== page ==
Feeling with the Feet

A group of people is standing about in a grassy field in the gentle rain, moving slowly back and forward with tiny steps. Perhaps one of them has lost their car keys, and all the others are helping to search for them? Not quite, but they are searching for something. Inch by careful inch, they are feeling with their feet for shallow channels in the ground, the remains of what looks like an irrigation system in a field beside an ancient village. This was the last day of the first part of the hunt for Studmarsh.

Feeling with the feet for tiny ups and downs under the thick grass was just one of the techniques we learned from Dai and Chris, who also showed us how to map the “humps and bumps” that reveal where people have changed the landscape. We have found a deeply worn roadway, pits that were probably a quarry, and several level platforms that show where there were buildings. On the hillside opposite the quarry area and the irrigated field are traces of more houses, and a track leading to them.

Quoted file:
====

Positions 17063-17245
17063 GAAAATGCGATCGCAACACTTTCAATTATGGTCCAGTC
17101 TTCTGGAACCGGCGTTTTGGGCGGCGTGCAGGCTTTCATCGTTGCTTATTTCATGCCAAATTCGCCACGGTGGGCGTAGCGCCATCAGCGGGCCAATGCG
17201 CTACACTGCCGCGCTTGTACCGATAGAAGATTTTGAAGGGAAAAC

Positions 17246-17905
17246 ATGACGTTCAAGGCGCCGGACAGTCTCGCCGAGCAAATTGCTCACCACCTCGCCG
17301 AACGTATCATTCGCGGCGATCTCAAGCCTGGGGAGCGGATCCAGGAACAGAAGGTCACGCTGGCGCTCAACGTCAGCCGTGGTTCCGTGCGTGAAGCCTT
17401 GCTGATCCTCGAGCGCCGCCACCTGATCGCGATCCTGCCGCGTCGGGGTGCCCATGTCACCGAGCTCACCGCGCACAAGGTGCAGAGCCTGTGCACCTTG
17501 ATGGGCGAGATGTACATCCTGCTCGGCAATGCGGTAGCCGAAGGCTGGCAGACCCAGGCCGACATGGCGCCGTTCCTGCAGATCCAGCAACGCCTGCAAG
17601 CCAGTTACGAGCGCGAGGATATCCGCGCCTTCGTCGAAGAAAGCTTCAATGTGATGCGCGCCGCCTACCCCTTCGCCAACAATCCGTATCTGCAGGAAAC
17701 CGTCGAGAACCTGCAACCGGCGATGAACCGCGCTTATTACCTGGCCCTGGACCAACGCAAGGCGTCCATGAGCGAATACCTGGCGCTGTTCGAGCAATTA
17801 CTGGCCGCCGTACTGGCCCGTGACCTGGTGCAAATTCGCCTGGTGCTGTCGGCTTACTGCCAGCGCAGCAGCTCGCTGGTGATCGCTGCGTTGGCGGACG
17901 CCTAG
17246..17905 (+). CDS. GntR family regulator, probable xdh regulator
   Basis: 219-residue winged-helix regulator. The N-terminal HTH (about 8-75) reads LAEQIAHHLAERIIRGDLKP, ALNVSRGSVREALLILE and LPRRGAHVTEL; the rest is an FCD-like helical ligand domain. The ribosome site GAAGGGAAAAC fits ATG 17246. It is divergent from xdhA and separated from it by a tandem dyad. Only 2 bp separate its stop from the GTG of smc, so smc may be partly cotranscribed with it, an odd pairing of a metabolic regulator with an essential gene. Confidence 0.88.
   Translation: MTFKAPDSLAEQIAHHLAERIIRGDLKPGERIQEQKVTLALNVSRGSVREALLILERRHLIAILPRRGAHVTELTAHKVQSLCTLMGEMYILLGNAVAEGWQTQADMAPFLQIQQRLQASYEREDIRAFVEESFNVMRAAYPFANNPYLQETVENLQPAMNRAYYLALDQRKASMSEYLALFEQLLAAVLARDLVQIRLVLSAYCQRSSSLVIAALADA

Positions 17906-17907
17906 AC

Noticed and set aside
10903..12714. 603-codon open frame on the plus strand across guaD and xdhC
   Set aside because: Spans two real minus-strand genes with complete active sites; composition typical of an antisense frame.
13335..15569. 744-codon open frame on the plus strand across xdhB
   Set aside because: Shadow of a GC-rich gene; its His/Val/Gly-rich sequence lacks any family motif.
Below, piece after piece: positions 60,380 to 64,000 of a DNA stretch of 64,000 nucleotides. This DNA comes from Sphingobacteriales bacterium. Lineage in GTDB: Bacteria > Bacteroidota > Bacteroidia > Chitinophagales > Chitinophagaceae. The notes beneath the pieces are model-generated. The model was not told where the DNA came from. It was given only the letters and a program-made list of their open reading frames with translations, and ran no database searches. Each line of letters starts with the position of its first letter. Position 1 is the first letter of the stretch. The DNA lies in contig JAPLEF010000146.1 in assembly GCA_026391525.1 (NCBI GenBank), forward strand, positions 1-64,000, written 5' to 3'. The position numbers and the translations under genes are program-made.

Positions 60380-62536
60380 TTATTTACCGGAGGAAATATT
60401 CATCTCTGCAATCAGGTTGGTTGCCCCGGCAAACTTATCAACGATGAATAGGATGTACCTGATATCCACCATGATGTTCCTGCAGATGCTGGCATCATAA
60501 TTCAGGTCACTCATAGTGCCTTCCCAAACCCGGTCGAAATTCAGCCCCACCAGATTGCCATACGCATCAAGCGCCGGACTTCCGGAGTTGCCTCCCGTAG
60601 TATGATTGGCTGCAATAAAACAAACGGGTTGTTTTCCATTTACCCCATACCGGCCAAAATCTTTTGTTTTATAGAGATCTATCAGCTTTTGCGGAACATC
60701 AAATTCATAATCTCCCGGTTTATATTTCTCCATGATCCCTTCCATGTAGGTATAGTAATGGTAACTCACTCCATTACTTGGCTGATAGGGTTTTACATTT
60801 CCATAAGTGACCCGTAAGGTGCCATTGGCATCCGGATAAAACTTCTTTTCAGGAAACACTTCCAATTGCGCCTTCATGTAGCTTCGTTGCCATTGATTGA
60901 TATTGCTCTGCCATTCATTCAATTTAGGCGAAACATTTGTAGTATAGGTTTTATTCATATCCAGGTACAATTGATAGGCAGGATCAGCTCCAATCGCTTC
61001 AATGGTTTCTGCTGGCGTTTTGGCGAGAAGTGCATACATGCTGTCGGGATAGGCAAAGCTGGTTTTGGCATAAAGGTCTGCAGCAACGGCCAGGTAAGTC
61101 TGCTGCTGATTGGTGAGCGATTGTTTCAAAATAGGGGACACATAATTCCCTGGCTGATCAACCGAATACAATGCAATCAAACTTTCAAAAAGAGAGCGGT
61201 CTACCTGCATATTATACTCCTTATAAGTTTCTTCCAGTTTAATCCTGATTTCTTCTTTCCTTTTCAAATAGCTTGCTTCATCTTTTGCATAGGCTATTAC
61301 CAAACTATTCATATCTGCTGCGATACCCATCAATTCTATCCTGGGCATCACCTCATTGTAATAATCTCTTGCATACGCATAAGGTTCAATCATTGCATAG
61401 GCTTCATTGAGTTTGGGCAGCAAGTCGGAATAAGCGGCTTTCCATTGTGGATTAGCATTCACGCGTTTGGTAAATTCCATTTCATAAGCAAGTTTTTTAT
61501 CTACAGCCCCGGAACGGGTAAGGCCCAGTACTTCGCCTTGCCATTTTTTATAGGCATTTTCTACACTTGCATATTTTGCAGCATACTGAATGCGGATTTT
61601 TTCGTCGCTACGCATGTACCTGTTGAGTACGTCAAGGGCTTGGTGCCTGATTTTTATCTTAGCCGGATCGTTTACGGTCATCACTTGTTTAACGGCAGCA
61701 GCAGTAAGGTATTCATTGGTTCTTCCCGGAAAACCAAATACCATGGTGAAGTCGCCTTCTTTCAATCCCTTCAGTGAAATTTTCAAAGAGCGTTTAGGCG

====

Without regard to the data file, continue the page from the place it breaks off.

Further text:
All these features have been plotted as a series of dots on a map, using an incredibly accurate instrument that stores the information so that a computer can print it out. We wait with great excitement to see the results, and to discuss the next stage of the search, using the map to decide where to start digging. Some time in August we plan to get down and dirty, trowel in hand, to delve into the soil in search of the truth about Studmarsh. Watch this space!

Post by Malcolm Penny, Volunteer (now hooked on archaeology)

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This entry was posted in Archaeology, Uncategorized, Volunteering and tagged , , , , , , , by clairetrude. Bookmark the permalink.

About clairetrude

In 1988 I began a Classics degree at Oxford University, but my studies were curtailed by the sudden onset of glaucoma. I spent the next 20 years coming to terms with my sight loss and the mental health problems which it precipitated. Now, I am living happily with my guide dog Trudy who's a cheeky yellow Labrador. After being diagnosed with breast cancer in December 2010 I am endeavouring to make the most of my life and I see every new day as a gift. Having cancer has changed my perspectives and spurred me on to grab hold of life instead of letting it go by.

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